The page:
One lorry driver was twice the drink drive limit and another was on a hands-free call with the vehicle on cruise control when a crash on the M1 killed eight people, a court heard.
Polish national Ryszard Masierak, 32, allegedly stopped for 12 minutes in the slow lane in the early hours of August 26 2017, despite there being miles of hard shoulder available.
His lorry caused an obstruction on the motorway forcing others to slow before moving around him.
As minibus driver Cyriac Joseph waited with his hazard lights on for a chance to go around the heavy goods vehicle, a second lorry driven by Briton David Wagstaff, 54, smashed into the back of the van, forcing it into and under Masierak's lorry, jurors heard.
Opening the case, prosecutor Oliver Saxby told Reading Crown Court it was "an entirely avoidable collision, with the most catastrophic and tragic of consequences".
Addressing jurors he said it was "caused by the dangerous driving of these two defendants".
"In Mr Masierak's case, under the influence of alcohol, parking up in the slow lane of the M1, an act as flagrant as it was dangerous.
"What on earth did he think he was doing?
"And in Mr Wagstaff's case, on a hands-free call, his lorry on cruise control and he on auto-pilot, completely failing to notice what was ahead of him in full view for some time, inattention on a gross scale."
Mr Joseph and seven of his Indian passengers, en route to London from Nottingham to catch a coach to Disneyland, were killed in the collision on the Saturday of the Bank Holiday weekend.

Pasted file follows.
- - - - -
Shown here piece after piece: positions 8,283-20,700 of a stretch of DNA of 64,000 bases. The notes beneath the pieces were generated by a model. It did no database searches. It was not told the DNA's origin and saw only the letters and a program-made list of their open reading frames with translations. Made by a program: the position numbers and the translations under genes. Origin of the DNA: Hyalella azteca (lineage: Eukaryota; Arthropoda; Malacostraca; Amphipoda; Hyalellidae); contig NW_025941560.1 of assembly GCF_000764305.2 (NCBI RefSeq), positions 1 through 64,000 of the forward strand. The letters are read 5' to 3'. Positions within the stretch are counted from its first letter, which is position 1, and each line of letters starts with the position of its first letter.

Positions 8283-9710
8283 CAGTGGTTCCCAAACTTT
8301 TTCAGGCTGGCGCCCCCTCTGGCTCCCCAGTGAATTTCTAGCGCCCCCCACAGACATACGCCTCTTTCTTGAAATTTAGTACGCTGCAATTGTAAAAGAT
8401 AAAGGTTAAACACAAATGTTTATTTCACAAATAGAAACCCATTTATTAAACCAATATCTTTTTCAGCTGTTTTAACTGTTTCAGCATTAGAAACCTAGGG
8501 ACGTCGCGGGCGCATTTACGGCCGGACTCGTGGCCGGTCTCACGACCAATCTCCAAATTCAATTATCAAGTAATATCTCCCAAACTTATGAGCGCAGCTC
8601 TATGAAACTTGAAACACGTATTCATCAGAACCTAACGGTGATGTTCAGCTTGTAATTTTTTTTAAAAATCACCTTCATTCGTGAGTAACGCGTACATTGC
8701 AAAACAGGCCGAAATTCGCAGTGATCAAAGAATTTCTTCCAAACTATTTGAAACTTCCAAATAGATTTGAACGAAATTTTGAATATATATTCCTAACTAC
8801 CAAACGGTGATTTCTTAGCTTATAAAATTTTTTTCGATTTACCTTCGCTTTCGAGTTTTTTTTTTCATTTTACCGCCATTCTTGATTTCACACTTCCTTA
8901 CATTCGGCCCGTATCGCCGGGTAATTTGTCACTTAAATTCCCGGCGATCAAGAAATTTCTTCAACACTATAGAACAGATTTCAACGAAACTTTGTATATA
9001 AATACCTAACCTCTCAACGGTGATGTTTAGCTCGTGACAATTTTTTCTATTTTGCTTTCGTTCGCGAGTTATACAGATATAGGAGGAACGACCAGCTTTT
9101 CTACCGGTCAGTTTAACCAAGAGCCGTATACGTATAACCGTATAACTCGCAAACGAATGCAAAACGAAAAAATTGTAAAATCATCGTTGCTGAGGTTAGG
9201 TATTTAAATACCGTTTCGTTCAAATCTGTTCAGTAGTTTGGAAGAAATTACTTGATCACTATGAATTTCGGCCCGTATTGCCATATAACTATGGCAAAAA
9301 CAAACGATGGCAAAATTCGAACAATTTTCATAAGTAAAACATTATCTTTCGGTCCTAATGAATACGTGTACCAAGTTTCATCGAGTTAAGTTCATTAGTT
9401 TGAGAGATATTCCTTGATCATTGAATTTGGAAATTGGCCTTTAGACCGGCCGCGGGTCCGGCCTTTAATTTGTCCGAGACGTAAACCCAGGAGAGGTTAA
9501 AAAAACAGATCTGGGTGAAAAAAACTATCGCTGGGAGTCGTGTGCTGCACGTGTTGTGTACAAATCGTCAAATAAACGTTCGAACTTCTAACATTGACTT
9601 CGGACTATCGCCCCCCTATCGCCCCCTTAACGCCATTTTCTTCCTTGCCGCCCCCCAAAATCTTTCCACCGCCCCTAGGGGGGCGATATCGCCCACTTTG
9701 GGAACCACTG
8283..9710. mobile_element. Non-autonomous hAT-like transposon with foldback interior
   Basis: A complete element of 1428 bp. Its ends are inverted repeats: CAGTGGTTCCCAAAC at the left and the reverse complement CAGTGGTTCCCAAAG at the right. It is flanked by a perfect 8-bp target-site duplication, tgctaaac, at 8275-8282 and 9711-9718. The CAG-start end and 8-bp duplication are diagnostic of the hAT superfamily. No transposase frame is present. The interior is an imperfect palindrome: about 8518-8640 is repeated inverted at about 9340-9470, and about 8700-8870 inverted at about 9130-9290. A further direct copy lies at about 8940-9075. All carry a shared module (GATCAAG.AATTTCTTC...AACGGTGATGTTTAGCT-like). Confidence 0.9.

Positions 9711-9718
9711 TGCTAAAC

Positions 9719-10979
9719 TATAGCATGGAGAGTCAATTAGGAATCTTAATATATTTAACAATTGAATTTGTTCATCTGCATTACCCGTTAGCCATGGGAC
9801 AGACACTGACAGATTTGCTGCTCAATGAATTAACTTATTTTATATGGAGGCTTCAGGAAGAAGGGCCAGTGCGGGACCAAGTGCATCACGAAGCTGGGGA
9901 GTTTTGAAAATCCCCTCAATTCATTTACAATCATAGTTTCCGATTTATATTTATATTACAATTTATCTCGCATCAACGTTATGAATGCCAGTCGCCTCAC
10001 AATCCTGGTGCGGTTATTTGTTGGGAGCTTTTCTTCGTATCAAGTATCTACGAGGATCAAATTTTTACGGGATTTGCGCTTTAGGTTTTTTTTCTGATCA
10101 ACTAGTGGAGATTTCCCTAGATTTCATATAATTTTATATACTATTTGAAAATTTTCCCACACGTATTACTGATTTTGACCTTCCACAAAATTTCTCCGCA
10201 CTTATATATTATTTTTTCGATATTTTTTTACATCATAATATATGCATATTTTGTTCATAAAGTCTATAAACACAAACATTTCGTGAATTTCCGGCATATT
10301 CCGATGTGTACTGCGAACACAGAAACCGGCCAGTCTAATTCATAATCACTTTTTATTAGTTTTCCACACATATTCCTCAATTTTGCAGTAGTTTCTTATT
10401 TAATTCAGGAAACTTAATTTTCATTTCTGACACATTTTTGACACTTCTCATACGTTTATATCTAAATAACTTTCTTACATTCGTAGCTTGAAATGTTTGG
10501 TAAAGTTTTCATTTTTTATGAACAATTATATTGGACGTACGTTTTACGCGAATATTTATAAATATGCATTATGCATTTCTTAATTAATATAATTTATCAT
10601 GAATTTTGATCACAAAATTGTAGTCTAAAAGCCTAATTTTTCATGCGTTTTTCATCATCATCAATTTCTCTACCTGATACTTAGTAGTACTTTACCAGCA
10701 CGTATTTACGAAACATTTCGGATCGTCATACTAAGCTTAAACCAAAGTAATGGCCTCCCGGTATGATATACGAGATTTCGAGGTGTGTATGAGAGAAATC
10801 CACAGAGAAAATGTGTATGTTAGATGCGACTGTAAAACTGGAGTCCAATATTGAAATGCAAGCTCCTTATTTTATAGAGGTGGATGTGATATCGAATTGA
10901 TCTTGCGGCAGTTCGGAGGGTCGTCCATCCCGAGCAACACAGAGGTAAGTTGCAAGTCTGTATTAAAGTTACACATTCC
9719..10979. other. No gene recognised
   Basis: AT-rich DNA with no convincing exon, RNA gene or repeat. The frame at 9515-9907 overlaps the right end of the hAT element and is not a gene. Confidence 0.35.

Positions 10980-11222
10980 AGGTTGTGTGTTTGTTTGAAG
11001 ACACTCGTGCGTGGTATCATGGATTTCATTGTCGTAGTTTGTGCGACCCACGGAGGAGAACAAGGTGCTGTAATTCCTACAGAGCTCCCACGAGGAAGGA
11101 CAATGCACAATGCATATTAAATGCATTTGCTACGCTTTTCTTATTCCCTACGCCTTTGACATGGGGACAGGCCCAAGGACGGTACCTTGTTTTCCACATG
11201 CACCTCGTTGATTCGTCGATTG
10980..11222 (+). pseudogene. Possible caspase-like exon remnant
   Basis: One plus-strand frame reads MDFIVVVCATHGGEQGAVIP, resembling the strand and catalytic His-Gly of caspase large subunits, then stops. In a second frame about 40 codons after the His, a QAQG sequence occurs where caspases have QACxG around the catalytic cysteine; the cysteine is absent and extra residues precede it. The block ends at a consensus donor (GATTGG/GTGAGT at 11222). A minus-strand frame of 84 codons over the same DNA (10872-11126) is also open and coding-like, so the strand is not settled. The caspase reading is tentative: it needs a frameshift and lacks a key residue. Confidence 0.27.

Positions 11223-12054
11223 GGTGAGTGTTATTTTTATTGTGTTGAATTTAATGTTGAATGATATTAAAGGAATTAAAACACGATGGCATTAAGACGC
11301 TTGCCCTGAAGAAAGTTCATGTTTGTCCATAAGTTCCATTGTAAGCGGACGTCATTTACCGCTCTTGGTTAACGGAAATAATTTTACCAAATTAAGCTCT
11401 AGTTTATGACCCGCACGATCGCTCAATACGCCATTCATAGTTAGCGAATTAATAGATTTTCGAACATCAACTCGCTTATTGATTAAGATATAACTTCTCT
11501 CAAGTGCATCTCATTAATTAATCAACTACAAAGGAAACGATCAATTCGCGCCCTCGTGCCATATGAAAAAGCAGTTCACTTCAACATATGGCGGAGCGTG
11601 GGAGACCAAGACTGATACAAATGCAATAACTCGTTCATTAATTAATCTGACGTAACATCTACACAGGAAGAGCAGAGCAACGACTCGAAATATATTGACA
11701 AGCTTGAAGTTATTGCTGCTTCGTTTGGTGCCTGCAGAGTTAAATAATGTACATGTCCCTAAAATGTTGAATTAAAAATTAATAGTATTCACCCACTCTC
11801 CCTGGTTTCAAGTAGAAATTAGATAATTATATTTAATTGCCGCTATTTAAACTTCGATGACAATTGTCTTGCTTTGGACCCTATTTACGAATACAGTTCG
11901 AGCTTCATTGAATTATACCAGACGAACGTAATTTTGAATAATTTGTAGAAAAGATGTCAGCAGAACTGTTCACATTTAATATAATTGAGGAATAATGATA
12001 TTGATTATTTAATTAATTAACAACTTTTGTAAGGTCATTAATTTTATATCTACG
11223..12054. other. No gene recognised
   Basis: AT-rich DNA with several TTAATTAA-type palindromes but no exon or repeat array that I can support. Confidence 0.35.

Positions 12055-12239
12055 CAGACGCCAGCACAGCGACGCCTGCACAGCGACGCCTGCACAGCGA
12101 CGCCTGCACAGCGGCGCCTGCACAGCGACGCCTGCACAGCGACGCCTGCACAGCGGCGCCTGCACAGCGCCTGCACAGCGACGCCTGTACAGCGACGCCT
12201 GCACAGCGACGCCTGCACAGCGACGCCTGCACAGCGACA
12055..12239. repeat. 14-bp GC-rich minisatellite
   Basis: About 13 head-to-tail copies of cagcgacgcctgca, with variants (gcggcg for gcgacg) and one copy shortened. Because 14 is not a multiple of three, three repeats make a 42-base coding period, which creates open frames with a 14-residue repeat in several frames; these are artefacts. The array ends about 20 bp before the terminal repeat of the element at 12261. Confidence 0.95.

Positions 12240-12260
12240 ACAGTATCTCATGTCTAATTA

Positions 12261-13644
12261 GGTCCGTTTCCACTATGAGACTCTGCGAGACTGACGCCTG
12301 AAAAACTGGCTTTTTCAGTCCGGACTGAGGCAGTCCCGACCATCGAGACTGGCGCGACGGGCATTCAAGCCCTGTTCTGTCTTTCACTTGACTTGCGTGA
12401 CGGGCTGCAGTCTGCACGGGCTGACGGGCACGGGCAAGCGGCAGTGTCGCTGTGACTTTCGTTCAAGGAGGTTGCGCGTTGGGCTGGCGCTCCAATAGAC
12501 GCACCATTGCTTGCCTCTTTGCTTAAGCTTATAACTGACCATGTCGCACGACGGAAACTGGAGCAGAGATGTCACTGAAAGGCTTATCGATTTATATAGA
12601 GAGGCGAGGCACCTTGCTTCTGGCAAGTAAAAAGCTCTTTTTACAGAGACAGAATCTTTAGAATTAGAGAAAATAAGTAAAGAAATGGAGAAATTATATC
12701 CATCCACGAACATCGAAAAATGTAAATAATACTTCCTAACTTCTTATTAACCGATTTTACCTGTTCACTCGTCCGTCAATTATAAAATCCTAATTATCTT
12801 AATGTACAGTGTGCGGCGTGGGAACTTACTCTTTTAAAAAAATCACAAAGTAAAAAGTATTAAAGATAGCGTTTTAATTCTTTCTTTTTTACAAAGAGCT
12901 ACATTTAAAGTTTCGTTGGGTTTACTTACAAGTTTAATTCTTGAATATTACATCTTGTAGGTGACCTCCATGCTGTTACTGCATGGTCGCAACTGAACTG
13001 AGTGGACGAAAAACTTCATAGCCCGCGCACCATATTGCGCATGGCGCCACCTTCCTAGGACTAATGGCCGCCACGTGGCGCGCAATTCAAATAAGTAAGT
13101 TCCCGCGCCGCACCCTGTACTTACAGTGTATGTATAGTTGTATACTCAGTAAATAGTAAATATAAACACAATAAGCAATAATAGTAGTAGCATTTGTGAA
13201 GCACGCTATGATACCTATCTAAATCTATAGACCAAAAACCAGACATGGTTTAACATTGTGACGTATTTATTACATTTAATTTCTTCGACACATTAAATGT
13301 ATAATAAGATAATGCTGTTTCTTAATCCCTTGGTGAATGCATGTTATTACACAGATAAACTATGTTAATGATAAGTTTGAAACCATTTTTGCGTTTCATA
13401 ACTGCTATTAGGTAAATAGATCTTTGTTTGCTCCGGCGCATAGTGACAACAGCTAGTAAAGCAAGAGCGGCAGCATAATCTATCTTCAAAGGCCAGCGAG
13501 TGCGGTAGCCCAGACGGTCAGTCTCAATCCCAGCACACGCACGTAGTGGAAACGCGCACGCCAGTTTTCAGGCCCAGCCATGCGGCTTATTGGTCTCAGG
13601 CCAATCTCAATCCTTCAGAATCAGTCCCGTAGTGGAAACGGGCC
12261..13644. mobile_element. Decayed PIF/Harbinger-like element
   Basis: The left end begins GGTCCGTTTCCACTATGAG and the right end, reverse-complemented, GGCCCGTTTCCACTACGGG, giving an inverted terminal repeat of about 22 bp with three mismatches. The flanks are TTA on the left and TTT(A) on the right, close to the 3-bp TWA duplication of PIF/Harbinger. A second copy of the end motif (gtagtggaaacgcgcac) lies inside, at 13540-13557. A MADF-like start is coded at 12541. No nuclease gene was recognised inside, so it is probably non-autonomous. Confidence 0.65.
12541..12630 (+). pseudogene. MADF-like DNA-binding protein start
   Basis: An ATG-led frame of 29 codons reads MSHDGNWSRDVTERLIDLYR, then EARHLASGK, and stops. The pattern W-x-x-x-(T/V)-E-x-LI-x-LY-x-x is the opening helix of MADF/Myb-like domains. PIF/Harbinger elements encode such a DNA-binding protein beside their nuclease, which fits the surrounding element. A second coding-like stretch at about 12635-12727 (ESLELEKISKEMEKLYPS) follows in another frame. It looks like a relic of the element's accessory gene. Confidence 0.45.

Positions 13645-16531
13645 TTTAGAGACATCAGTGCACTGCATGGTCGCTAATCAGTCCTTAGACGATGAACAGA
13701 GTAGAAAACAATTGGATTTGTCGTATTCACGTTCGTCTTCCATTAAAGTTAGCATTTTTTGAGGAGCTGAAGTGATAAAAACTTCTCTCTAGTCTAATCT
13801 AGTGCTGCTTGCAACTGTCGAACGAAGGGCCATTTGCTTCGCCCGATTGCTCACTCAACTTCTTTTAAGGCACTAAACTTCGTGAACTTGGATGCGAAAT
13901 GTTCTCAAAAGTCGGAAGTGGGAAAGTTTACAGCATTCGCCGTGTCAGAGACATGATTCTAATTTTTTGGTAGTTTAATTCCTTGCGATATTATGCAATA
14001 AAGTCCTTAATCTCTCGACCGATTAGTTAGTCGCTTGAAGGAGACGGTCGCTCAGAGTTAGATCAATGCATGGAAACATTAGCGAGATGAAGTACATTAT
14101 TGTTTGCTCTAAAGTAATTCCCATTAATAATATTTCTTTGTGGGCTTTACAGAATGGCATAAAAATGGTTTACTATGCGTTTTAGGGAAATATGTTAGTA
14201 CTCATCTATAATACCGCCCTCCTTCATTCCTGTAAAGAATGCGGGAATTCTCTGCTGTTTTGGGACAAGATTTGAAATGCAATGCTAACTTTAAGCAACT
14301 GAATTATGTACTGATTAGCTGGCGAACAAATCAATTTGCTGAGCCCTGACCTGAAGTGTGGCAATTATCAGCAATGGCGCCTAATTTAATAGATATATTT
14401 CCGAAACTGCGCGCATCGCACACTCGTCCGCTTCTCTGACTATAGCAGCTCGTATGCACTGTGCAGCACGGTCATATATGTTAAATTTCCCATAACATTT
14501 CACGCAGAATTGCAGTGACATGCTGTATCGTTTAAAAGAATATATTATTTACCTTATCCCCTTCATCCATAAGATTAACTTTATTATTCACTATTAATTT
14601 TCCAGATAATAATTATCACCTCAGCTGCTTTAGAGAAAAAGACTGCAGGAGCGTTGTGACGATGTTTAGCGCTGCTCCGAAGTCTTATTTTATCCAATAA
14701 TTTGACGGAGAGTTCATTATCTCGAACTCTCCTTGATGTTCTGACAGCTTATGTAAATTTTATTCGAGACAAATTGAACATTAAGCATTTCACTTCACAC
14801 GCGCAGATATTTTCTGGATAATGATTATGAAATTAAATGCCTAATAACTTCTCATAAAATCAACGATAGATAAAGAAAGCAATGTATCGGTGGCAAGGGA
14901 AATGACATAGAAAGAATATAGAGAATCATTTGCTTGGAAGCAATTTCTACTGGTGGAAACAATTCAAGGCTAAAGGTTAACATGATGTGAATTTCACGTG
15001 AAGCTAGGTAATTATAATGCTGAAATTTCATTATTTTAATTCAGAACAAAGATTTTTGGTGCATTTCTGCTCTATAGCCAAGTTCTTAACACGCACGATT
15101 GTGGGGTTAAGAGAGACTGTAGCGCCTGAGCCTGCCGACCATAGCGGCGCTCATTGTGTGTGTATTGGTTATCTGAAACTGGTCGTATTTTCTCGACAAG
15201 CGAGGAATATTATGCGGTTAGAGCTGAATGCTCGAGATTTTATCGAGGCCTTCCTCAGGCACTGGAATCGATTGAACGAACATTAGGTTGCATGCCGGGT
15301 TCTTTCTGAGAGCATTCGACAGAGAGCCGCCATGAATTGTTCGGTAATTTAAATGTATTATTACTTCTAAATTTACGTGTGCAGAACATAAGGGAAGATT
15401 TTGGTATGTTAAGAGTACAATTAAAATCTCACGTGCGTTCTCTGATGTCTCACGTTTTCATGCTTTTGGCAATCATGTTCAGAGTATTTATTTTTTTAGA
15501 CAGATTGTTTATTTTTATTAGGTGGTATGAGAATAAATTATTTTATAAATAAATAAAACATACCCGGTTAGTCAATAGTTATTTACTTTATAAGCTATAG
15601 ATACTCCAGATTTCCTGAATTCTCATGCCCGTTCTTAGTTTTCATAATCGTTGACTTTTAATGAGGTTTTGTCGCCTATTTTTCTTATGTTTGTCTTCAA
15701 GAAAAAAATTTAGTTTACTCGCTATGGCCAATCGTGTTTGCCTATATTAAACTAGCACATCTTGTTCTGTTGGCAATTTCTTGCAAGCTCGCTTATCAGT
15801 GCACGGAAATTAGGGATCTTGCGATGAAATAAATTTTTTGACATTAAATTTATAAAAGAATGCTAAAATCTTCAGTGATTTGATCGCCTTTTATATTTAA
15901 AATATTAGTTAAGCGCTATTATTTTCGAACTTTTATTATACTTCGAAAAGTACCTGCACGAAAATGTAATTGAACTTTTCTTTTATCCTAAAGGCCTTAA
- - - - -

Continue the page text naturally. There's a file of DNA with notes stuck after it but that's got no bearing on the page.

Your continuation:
The other fatalities, five men and two women, were Panneerselvam Annamalai, Rishi Ranjeev Kumar, Vivek Baskaran, Lavanyalakshmi Seetharaman, Karthikeyan Pugalur Ramasubramanian, Subramaniyan Arachelvan and Tamilmani Arachelvan.
Four other minibus passengers, including a four-year-old girl, were seriously injured in the collision on the southbound M1 near Milton Keynes.
The court heard Wagstaff, from Stoke, was driving at 56mph, and did not brake or decelerate before ploughing into Mr Joseph's van just after 3am.
Jurors were told one of the first people on the scene was taxi driver Ali Ilias.
Fearing a fuel leak from Wagstaff's lorry, Mr Ilias went to ask Masierak to turn his engine off.
He found the AIM Logistics driver seated between the passengers' and driver's seat with his head in his hands.
Mr Saxby said: "Mr Ilias turned the ignition off, gave Mr Masierak the keys and asked him if he was OK.
"Mr Masierak's response was 'can I go?'."
Jurors heard that when police arrived at the scene Masierak asked where the driver was, pretending it had not been him.
He allegedly told officers "another lie", saying he had last consumed alcohol 21 hours ago.
When Wagstaff approached officers at the scene, he admitted being the driver of the Fed Ex lorry saying: "The collision is my fault. I hit the back of all of them."
He also explained that he had not braked and that the vehicles in front of him appeared to have been stationary.
Later in hospital he told a police officer: "I know I am going to prison. I have seen it happen enough."
He added that he had been on the phone to his friend, using Bluetooth with his phone in the cradle.
Wagstaff has pleaded guilty to eight charges of causing death by careless driving, and four counts of careless driving.
Masierak and Wagstaff both deny eight counts each of causing death by dangerous driving, and four counts each of causing serious injury by dangerous driving.
Masierak faces a further eight charges of causing death by careless driving, while over the prescribed alcohol limit.
It is alleged that he had 55 micrograms of alcohol per 100 millilitres of breath.
Some family and friends of those killed and injured in the crash sat in court for the first day of the trial.
Masierak, of Evesham, Worcestershire, was assisted in following proceedings by a police translator.